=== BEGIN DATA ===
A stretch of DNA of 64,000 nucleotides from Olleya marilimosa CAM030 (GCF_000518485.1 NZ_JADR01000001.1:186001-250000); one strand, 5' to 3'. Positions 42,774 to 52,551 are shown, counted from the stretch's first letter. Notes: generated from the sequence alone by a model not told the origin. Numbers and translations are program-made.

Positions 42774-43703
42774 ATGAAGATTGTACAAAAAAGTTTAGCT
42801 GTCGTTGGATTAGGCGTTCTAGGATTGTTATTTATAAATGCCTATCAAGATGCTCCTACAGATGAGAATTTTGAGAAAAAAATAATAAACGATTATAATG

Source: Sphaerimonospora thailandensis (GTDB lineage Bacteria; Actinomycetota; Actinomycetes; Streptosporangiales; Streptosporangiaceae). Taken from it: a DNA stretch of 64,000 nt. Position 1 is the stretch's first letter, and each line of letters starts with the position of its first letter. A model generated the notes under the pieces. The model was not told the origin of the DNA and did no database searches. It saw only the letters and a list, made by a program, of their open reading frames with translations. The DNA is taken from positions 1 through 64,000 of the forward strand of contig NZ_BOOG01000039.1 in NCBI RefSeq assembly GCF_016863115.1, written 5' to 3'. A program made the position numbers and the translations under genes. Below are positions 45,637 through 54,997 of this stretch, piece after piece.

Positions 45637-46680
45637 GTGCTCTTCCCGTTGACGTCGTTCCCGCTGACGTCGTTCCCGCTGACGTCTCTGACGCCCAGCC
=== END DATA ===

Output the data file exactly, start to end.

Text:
A stretch of DNA of 64,000 nucleotides from Olleya marilimosa CAM030 (GCF_000518485.1 NZ_JADR01000001.1:186001-250000); one strand, 5' to 3'. Positions 42,774 to 52,551 are shown, counted from the stretch's first letter. Notes: generated from the sequence alone by a model not told the origin. Numbers and translations are program-made.

Positions 42774-43703
42774 ATGAAGATTGTACAAAAAAGTTTAGCT
42801 GTCGTTGGATTAGGCGTTCTAGGATTGTTATTTATAAATGCCTATCAAGATGCTCCTACAGATGAGAATTTTGAGAAAAAAATAATAAACGATTATAATG

Source: Sphaerimonospora thailandensis (GTDB lineage Bacteria; Actinomycetota; Actinomycetes; Streptosporangiales; Streptosporangiaceae). Taken from it: a DNA stretch of 64,000 nt. Position 1 is the stretch's first letter, and each line of letters starts with the position of its first letter. A model generated the notes under the pieces. The model was not told the origin of the DNA and did no database searches. It saw only the letters and a list, made by a program, of their open reading frames with translations. The DNA is taken from positions 1 through 64,000 of the forward strand of contig NZ_BOOG01000039.1 in NCBI RefSeq assembly GCF_016863115.1, written 5' to 3'. A program made the position numbers and the translations under genes. Below are positions 45,637 through 54,997 of this stretch, piece after piece.

Positions 45637-46680
45637 GTGCTCTTCCCGTTGACGTCGTTCCCGCTGACGTCGTTCCCGCTGACGTCTCTGACGCCCAGCC